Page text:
About the name of my blog–there’s a reason for that. If you read the “about me” section, it gives somewhat of a hint. I know that Jesus said a fountain can’t give off both sweet water and bitter. My reason for naming my blog that has to do with my struggle over the course of life with repeatedly failing to be that 100% “sweet” fountain, and giving then giving up trying because I could not do it. I spent years cut off from God because I just could not be good all the time and it made me feel terrible. Of course NOBODY can be good all the time. So my blog has that name because even though I can never be good enough, and neither can anybody, we don’t have to give up on being a Christian. I do the best I can, and then there’s grace…………..Now. You sat that I had a choice in being able to stay home or work. Well, at the time I married my husband, quite honestly it was the farthest thing from my mind. I was older than him, I owned a house, I had a child. He was 23 and living with his parents! We met at work, anyway. It never crossed my mind that I’d stay home while he worked. Frankly, if I had met some different man who had offered me that deal, I might have been a bit wary of it, and wondered if he was somehow trying to isolate me from other people or keep me under his thumb. My desire to stay home is something that grew with time. It grew out of trusting my husband not to abandon me and leave me penniless, for one thing. But I would not agree with you that I have a “serious chip on my shoulder.” I would like to stay at home, I sure would. But I also totally understand my husband’s position that he didn’t sign up for that, and that he prefers me to earn money instead of keep house. Oh well. Maybe someday….”Women have always worked.” Well, I guess. But they didn’t exactly have many career choices open. When I remember my relatives who were one generation older than my mother–none of them worked. What would they have done, anyway? There were no daycares for the kids. The family usually only had one car, that the father used to get to work. The women couldn’t even drive, in most cases. I am not cheering for or supporting the feminist regime, but I find it rather hard to believe that they had an evil plot to force happy homemakers to work. Seems more likely that some of them just had different ambitions and wanted to be allowed to pursue them. But if you know of something I should read to learn otherwise, please let me know. ………and finally, I wasn’t really giving any advice with this post. Just saying “here’s something to consider.” Dang, I think that reply was longer than my original post.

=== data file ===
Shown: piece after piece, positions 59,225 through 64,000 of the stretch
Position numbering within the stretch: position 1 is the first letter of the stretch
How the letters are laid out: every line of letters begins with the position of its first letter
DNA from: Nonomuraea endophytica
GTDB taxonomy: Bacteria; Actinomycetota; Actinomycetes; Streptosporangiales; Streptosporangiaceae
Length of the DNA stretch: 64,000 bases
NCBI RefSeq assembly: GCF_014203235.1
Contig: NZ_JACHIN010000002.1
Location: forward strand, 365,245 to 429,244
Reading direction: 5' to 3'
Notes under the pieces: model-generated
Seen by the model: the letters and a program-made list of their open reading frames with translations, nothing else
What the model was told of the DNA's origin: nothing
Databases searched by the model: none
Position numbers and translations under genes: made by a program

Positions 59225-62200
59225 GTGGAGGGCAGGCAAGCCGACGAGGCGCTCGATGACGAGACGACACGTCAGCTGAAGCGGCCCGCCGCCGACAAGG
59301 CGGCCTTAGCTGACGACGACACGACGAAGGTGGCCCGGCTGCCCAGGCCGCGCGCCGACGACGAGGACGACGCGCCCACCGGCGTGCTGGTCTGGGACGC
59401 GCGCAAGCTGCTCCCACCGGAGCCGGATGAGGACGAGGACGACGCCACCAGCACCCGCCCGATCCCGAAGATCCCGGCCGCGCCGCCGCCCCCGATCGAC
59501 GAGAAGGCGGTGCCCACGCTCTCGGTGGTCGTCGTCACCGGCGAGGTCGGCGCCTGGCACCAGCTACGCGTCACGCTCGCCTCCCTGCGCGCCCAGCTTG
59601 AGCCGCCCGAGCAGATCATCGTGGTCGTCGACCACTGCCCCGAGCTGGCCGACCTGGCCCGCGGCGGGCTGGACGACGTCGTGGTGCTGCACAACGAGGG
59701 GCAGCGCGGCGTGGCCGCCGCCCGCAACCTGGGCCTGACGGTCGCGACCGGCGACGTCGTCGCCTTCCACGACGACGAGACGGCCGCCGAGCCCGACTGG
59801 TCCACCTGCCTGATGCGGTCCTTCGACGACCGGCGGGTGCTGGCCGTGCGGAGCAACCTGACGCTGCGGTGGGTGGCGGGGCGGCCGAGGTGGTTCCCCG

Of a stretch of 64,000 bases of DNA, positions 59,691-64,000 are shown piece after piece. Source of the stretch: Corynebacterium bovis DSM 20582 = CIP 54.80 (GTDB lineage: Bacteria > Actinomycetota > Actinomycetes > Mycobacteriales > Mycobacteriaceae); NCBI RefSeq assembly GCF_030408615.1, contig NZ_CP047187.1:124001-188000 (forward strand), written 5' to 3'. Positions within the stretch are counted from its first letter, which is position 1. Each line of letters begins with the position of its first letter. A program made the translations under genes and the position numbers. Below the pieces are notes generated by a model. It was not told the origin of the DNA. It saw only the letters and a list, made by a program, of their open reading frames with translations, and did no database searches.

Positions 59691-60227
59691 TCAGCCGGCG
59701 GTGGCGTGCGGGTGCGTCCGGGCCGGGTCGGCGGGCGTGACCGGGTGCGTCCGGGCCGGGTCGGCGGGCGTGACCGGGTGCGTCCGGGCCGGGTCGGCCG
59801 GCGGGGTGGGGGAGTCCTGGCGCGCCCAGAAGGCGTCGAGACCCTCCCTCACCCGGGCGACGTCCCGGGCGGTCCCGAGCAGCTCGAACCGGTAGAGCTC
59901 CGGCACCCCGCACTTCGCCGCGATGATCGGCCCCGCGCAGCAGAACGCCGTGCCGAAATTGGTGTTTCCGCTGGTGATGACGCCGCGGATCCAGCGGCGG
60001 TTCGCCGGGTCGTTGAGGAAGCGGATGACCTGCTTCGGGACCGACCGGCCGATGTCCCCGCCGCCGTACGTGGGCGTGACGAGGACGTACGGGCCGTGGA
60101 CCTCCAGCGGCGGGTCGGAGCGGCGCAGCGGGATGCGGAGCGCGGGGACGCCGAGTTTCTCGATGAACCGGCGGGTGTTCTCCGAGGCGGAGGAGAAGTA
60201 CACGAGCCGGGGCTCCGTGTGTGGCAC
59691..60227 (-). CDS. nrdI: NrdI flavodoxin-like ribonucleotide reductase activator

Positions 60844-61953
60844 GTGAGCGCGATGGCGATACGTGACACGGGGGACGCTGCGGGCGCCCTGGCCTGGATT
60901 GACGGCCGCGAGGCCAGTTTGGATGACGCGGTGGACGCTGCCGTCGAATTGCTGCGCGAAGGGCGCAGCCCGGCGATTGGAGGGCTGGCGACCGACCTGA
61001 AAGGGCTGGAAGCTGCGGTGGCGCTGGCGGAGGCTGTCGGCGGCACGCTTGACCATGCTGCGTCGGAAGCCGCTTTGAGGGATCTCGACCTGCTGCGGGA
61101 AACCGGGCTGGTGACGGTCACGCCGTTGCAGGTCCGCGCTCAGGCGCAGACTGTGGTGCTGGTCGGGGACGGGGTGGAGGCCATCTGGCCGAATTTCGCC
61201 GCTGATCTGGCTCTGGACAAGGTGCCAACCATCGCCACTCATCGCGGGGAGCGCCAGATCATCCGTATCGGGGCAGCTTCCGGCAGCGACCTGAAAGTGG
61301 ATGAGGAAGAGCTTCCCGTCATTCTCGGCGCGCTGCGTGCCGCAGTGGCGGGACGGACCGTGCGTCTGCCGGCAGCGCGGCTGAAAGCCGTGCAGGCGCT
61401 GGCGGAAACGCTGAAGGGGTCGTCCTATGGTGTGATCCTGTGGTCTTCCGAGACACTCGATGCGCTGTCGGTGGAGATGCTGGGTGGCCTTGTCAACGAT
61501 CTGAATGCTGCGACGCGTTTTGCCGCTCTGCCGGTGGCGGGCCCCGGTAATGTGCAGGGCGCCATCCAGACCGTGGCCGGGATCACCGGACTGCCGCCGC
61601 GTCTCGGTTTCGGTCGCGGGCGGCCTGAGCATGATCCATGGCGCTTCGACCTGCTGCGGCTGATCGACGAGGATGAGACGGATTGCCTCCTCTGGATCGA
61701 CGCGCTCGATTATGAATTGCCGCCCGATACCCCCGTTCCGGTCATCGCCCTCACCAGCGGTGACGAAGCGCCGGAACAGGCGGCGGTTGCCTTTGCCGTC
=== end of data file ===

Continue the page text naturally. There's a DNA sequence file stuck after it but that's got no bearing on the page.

Reply